The Open-Closed Principle (OCP) is and Object Orientated design principle put forward by Bertrand Meyer in 1988. It states that “software entities (classes, modules, functions, etc.) should be open for extension, but closed for modification“.
At a recent meetup of the London Software Craftmanship Community there was some discussion about the relevance of the principle today when compilers are super-fast and there is little overhead in revisiting existing code in the light of new requirements.
This got me thinking. That explanation didn’t sound right to me. What is behind this principle? Why shouldn’t we modify existing code?
One reason might be that it’s a lot easier to write completely new code rather than try and rearrange and add to existing code. I’ve seen this for real (haven’t we all) when the latter has been done for years and the result is a mess. Also it means retesting all the existing functionality – not difficult if the code is fully covered by automated tests – but if not you can bet that even very complete regression tests are going to miss something.
Yet there might be a valid reason for breaking OCP, says Rafael de Azevedo.
According to the Single Responsibility Principle there “should never be more than one reason for a class to change”. Says de Azevedo “Identifying, representing and separating relevant concerns is the fundamental principle for our design process.”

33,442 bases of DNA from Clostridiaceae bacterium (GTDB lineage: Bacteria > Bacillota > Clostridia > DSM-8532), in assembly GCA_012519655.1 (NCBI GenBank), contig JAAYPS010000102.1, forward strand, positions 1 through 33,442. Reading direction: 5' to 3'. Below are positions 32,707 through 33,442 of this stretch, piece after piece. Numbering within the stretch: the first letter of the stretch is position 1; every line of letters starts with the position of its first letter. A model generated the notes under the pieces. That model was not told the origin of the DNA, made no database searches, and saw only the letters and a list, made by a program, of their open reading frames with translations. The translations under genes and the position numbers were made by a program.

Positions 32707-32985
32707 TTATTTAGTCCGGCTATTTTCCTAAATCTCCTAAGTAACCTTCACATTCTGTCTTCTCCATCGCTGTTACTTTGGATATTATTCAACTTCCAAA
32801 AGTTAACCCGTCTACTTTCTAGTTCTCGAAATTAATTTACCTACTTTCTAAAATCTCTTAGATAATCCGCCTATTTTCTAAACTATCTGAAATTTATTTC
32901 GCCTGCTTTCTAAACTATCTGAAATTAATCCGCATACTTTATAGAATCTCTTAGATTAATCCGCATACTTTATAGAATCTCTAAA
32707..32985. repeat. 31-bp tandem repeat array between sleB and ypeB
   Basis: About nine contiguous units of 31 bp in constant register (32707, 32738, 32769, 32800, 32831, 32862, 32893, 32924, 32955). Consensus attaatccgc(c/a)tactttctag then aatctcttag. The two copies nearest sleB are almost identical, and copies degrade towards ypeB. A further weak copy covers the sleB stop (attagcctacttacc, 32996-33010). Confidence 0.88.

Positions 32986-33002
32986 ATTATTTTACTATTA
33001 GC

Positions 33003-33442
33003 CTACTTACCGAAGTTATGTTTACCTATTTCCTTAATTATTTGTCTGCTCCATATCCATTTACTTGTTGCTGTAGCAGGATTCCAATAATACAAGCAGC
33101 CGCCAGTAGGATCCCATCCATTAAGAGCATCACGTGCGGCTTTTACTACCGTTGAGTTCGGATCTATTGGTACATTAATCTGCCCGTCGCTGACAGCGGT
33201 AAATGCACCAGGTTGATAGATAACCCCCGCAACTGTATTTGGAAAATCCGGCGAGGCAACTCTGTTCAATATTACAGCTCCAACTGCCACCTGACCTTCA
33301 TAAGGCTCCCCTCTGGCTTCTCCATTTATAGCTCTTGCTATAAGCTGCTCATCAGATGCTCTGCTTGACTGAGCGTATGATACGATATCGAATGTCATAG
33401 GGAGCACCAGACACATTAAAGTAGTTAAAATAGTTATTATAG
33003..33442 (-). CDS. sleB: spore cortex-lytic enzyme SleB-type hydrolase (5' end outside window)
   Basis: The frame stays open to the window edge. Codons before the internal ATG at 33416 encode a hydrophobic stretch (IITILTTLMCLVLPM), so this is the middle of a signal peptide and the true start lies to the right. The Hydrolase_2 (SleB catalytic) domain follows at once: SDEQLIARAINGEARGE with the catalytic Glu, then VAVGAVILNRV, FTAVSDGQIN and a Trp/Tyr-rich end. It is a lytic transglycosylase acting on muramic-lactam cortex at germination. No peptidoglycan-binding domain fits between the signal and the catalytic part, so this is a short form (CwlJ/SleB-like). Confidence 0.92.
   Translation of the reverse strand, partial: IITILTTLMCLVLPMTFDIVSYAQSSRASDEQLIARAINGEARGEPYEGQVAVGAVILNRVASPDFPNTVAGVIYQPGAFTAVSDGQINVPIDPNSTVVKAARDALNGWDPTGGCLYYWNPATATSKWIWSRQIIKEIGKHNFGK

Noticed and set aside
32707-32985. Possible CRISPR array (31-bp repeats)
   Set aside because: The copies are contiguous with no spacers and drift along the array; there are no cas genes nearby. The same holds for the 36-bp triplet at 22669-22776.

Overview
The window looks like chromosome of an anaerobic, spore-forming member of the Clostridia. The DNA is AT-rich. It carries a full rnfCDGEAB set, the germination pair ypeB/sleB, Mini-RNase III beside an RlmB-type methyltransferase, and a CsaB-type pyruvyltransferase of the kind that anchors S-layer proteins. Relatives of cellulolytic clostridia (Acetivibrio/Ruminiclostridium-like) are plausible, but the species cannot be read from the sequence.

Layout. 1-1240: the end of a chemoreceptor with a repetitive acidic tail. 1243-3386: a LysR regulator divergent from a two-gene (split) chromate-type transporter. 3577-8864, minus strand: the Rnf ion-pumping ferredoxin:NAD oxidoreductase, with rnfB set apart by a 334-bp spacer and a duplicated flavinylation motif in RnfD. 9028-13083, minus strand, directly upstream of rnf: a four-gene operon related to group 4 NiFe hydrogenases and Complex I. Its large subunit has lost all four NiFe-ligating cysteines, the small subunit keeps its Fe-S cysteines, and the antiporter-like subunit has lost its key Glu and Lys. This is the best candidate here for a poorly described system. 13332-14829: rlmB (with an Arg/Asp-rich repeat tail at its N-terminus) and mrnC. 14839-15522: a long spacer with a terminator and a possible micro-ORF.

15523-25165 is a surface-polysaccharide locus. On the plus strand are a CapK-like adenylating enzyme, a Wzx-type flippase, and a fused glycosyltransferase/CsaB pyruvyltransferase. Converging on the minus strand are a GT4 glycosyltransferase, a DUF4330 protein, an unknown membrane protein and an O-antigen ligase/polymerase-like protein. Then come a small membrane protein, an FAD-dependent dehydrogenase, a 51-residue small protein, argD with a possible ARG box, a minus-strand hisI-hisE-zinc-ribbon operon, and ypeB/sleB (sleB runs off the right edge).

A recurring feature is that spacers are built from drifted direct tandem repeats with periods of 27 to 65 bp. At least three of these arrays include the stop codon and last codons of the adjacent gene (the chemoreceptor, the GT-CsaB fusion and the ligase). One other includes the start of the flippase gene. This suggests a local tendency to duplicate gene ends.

Imagine a typical conventionally written application with a large amount of technical debt. There’s a form class (let’s say). The code behind not only presents the UI but retrieves the data, has a whole lot of processing in the click event of one of the buttons. Another button uses SMTP to create an automatic email… and so on. Not unusual at all.
The only way to modify this class without changing existing code would be to encapsulate it in a wrapper class. This would be far from ideal. Breaking the Open Closed Principle at this point would be the desired way to go. Instead of one class one would have a number- each with it’s own responsibility. A Presenter or ViewModel class to update and respond to the UI. Those 300 lines of code under the click button (the horror! the horror!) could be moved to a new class, or (as is most likely), the code refers to another class or classes then the code should be moved to that class. Unless that class is closed for extension, modification or anything else.. hmmm.
The automatic email functionality should also have it’s own class. Suppose that it is this functionality which has a new requirement. How much easier (and cool) just to be able to modify this class and being able to leave the UI class well alone? It also means the new functionality is available in the 5 other places where the automatic email stuff had previously been cut and pasted.
It also makes unit testing a lot easier and focussed as each class can be tested on it’s own apart from the form class (which would now be a Composite).
The lovely outcome of this carving up the code into manageable slices is that we can zero in with surgical precision into the area which is open for extension rather than spending days trying to track down the bits in the existing code which would require changing.